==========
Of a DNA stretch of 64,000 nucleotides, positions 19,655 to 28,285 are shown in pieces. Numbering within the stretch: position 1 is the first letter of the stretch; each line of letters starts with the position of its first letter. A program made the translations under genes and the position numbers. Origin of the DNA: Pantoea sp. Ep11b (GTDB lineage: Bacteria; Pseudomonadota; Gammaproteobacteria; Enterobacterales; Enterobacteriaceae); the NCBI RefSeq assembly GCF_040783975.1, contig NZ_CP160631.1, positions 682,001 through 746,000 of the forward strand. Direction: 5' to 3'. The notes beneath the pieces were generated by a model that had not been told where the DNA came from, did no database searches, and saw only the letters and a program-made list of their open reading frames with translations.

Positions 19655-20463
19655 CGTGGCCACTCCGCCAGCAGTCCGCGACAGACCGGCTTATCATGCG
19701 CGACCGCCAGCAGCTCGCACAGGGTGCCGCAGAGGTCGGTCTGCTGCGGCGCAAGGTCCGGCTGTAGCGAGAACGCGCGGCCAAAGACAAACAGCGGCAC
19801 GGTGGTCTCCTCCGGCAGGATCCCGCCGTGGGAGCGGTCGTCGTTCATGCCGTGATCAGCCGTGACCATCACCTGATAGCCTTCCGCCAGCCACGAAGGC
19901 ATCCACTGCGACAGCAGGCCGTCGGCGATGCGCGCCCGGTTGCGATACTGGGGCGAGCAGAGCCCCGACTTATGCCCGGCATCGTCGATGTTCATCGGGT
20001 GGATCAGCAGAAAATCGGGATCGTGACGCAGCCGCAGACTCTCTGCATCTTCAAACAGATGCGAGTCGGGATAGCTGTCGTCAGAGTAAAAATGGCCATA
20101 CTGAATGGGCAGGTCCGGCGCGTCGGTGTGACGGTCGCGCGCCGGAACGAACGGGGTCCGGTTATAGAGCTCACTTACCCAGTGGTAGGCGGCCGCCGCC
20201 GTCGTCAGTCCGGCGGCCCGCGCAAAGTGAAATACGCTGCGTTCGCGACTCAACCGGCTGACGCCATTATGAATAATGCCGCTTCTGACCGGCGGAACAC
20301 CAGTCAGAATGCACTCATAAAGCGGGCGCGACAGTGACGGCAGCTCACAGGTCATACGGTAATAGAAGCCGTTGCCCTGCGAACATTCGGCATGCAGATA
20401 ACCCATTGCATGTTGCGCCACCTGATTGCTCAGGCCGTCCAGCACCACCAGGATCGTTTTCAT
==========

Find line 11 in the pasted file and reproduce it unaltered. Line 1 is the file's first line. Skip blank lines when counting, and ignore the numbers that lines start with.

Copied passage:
20401 ACCCATTGCATGTTGCGCCACCTGATTGCTCAGGCCGTCCAGCACCACCAGGATCGTTTTCAT